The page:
Kim Kane | Library Sustainability Committee
How did you first become interested in sustainability?
I have always been interested in sustainability on a personal level and love the thought of getting to zero waste. I feel the choices each of us makes on a daily basis make a difference. If we all incorporate a few green acts into our daily habits, we can reduce the amount of trash we generate just by doing simple things like packing a lunch, using reusable containers, bringing a refillable water bottle, using cloth napkins, and refusing one-time-use items.
How did you become involved with the Library’s Sustainability Committee?
At one point, a few of us went to the Library’s administration and asked about starting a sustainability group in the Library. Later when they put a call out for members, I immediately volunteered and have been on the team ever since. A few years ago, I became chair of the committee.
Could you talk about your role as chair of the Library Sustainability Committee?
The focus of the Library Sustainability Committee (LSC) is to promote sustainability in the library with staff and library users. We have a dedicated team of committee members– everyone brings a special talent to the group. For example, one person is excellent at writing, another at graphics, someone else is good at organization, and everyone volunteers at the events we host and serves as a resource person when questions are brought to the group. As chair, I help guide the group, meet with other sustainability organizations on campus, and share information with group members and report on our doings to library administration.
What does your group do?
Each year we come up with goals to accomplish. Many times we look at what the campus and the student groups are working on and align some of our projects with these initiatives.
This year, one of our goals is creating clear signage for our recycling and trash containers in the Library. We are working with Jennifer Bowser at the Sustainability Resource Center to get wording that is consistent with other places on campus. This will help library users know what can be recycled and help us meet the campus goals for zero waste.
The committee also holds various events in the Library. Some are for staff members only, such as the free Summertime Swap where we bring in items from home that we no longer need and exchange them with each other. We also host a staff training on recycling and energy and water conservation.
One event the Library hosts for the public is the Makers Day in April. Library staff help attendees how make various items, some from natural ingredients, others from recycled materials, and people take their projects home. Some of the things we do pretty regularly are mixing up green cleaning and beauty products, planting succulents that library staff have brought from home, and making buttons out of recycled book covers. One year we gathered hundreds of t-shirts donated by staff and the International Center’s thrift shop and people turned them into shopping bags.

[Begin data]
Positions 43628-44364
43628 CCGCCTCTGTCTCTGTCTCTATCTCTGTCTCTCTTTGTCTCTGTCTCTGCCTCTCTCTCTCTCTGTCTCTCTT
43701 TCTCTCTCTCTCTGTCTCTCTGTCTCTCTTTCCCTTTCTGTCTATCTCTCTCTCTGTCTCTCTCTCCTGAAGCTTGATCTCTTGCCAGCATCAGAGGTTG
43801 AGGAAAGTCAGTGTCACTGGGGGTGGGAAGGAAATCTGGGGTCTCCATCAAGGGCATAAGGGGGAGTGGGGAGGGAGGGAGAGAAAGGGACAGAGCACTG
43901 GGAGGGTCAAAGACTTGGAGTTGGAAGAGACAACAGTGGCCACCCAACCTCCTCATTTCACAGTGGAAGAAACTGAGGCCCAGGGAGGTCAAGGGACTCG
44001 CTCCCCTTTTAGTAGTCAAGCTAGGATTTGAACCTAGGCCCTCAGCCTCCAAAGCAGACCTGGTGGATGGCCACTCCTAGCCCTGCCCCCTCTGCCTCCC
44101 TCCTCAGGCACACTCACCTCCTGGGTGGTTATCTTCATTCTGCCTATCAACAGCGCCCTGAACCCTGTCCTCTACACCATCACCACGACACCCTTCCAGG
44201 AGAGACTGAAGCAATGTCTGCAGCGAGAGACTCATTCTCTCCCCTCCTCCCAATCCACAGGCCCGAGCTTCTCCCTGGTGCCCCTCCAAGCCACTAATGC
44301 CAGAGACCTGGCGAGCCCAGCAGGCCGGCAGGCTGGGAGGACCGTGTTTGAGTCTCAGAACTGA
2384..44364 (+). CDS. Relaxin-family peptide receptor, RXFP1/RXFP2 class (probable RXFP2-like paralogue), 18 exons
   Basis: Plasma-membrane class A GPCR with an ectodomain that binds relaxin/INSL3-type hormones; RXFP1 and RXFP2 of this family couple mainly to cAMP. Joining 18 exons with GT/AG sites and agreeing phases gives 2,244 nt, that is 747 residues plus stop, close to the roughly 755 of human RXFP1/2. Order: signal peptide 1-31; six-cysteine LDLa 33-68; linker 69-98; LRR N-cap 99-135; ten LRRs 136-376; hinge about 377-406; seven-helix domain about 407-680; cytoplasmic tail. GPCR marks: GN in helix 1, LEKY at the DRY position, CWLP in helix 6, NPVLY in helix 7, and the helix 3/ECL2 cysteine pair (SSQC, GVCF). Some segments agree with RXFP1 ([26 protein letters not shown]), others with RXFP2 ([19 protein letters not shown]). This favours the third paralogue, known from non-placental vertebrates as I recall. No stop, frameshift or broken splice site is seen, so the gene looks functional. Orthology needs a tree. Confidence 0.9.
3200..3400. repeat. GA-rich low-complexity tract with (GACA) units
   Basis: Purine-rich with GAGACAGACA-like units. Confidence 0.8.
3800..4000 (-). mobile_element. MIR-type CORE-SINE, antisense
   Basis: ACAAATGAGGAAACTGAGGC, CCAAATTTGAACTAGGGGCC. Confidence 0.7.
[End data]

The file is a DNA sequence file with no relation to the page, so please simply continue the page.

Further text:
Ideally, I would love to see the LSC used as a model for other departments on campus to create their own sustainability teams. Then all of those teams could get together to talk about best practices and share ideas about greening our work spaces. That would be acting locally on a level that could really make a difference.
What are some small things you do to incorporate sustainability into your everyday habits?
I look at trying to be more sustainable in my personal life as a challenge, and each year try to do one more thing. For the past four years I have eaten a predominately plant-based diet. This past year I tried to remember to bring my own “to-go” container for leftovers when I go out to eat. After forgetting a few times, I decided to leave the container in the car, so I would have it with me at all times.
This year, I was thinking about the number of papers towels I use on a daily basis and decided to cut way back. At home I’ve begun using a cloth to wipe up spills and at work I’ve been trying to use only one paper towel to dry my hands. One of my co-workers at the Library brings a small cloth with her to dry her hands–now that is dedication!
Do you belong to any other sustainability groups on campus?
I regularly attend meetings of the Staff Sustainability Network. This is a wonderful association that promotes sustainability on campus. Members meet monthly; sometimes we go on tours of sustainable buildings on campus and other times we host speakers. It’s a great way to meet new people who are passionate about sustainability and also learn new things.
Books I am currently reading:
“An Inconvenient Sequel: Truth to Power: Your Action Handbook to Learn the Science, Find Your Voice, and Help Solve the Climate Crisis” by Al Gore.
“Drawdown The Most Comprehensive Plan Ever Proposed to Reverse Global Warming” edited by Paul Hawken
“The No Meat Athlete Cookbook” by Matt Frazier and Stepfanie Romine.